work, as Article 12 of the UN Universal Declaration of Human Rights says that
there should be freedom from arbitrary interference with privacy, family, home
life or correspondence.
Traditional human resource issues
There is a wide range of employee-related risk issues. In this chapter we only
seek to review some of the newly emerging ones that can impact upon your
organisation. More â€˜traditionalâ€™ ones that are vital to the success of any business
or other legal form of organisation are:
Effective recruitment and staff selection programmes that seek to attract and
promote staff that have the long-term welfare of the organisation at heart, and
have the skills to assist the organisation achieve its aims and objectives;
Having a skilled and well-trained workforce with established training pro-
grammes to continue investment in your key resource, your staff;
Unfair dismissal procedures are designed to protect both the employer and
employee and if undertaken correctly can save the organisations from expen-
sive legal action;
Management training programmes should include sustainability and sustain-
able risk management training to ensure that there is an understanding of the
long-term objectives of the organisation. This will assist with the manage-
ment of internal processes and external relationships, as well as ensuring
that their subordinate staff are also well trained and motivated; and
Staff and management training on these risk management issues should also
form part of a larger commitment to organisational learning and knowledge
Part C â€“ Overview of the Social Aspects of Business Risks
management. This could take the form of online training modules or addi-
tional information and resources for staff that wish to progress their knowl-
edge in specific areas of sustainability-related issues. This may include the
establishment of programmes that encourage employee participation in the
wider community to find out if their organisation benefits or impacts upon
local communities and other stakeholder groups.
Recruitment and staff selection
As part of an employee risk management system effective staff screening, inter-
viewing and recruitment processes need to be in place. A cost-effective tech-
nique at risk managing staff selection is to increase the thoroughness of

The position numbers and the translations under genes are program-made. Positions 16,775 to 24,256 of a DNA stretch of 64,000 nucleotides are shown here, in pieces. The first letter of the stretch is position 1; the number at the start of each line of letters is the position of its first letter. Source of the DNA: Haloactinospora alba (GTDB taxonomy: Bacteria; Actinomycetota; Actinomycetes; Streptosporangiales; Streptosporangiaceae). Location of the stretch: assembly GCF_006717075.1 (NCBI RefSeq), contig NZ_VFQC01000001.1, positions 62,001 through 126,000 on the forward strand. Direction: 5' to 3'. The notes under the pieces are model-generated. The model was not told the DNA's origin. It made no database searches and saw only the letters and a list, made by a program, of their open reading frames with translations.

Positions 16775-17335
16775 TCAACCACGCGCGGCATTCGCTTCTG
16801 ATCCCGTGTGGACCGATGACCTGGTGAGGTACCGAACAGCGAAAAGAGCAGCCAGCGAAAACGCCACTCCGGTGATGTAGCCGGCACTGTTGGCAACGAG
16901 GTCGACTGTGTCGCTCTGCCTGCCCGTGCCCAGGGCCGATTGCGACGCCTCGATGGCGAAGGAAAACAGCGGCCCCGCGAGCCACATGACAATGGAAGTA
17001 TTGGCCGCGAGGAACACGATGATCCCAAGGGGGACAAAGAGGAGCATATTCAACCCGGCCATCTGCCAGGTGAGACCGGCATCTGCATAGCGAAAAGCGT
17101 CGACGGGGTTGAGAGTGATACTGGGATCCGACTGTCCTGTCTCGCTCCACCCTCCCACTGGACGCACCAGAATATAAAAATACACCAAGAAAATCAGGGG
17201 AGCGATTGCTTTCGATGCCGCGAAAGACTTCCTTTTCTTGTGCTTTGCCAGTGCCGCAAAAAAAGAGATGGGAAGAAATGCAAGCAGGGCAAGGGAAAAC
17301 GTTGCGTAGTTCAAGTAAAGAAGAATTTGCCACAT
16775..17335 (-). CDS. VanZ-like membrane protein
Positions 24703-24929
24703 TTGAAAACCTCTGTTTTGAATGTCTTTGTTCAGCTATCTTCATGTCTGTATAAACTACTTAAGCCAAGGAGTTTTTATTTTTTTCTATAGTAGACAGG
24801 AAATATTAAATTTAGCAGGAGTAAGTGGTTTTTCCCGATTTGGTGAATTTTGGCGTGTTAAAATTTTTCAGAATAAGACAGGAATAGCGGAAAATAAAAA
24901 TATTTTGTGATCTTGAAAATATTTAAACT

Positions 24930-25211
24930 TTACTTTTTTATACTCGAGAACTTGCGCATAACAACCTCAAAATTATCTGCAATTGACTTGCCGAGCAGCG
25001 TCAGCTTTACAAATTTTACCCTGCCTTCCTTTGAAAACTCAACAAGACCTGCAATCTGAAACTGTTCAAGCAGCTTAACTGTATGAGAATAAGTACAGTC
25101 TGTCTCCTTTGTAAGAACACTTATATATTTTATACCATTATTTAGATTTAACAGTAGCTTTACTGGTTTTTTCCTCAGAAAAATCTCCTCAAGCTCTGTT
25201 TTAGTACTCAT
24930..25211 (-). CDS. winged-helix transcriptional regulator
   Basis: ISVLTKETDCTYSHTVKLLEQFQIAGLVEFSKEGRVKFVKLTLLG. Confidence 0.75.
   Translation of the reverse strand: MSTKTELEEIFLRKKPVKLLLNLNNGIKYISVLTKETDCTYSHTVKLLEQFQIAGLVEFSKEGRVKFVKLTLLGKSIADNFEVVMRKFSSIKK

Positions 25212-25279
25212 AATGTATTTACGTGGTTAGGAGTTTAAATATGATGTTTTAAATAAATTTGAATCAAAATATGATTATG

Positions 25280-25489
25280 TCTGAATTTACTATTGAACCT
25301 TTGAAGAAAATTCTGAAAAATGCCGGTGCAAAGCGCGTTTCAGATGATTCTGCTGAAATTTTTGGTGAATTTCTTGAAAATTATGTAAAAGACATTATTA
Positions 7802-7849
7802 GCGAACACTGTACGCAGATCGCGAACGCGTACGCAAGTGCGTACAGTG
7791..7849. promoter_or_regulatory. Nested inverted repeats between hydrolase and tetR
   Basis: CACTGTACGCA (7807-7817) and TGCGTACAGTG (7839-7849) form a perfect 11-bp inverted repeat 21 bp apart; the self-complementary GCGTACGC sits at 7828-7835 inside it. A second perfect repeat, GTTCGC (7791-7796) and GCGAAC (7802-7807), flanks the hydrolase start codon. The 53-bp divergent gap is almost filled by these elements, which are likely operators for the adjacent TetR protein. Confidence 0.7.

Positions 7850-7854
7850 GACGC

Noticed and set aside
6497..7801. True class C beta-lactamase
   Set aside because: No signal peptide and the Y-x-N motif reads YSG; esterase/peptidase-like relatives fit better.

background checks as it is estimated that a high proportion of all rÃ©sumÃ©s have
some form of inaccuracy or false claim within them; about a third are said to
have false qualification claims. This should involve:
Personal data, such as identity and work records;
Checking for business, political or interests in other organisations which may
Verifying employment records and personal, professional and financial
Doing legal background searches to check for financial irregularities, like
bankruptcy or insolvency, and evidence of criminal activity or convictions.
As part of an employee risk management system it is also a requirement to dis-
miss staff and this should always be conducted in accordance with the griev-
ance and dismissal procedures and the relevant legislation of the country in
question. The conditions and grounds for a fair dismissal are still changing and
a number of organisations in the UK have been caught out by new age and dis-
ability discrimination legislation (defined in the above sections). In one case a
cancer patient was dismissed for taking time off for treatment and in a more
public example an unfair dismissal dispute cost an airline a lot of lost revenue.
British Airways shares fell 2% on 17 August 2005 when a dispute with their
staff raged on which was caused by the sacking of workers employed by a
caterer contractor (Financial Times, 18 August 2005). British Airways demon-
strated robust systems and there was a share rebound when their risk manage-
ment and mediation activities caught up and helped to resolve the situation.
The end result was that British Airways gained 3.2% after the airline settled the
industrial dispute which had threatened to disrupt travel over an important
trading period (Financial Times, 24 August 2004). The dispute is said to have
cost Â£20 million as a result of over 700 flights being cancelled and 110 000 pas-
sengers being stranded around the world.
Chapter 14 â€“ Human resources risk (human rights inside the workplace) 339
Protection of whistleblowers
The trend in most places is that a worker who is concerned about wrongdoing
in the workplace regardless of sector or jurisdiction can usually be quite confi-
dent about legal protection if he or she discloses the information to the
employer or to an official body provided the disclosure is made â€˜in good faithâ€™.
This is viewed as the human rights element of this issue, in that it should be a
right to report wrong doing and illegal activity.
However, it would seem that any worker who plans to send a story to the
press while hoping to keep his or her job would be well advised to take legal or
trade union advice before resorting to the whistle. In the UK, for example, if the
disclosure does not meet all of the requirements of a protected disclosure men-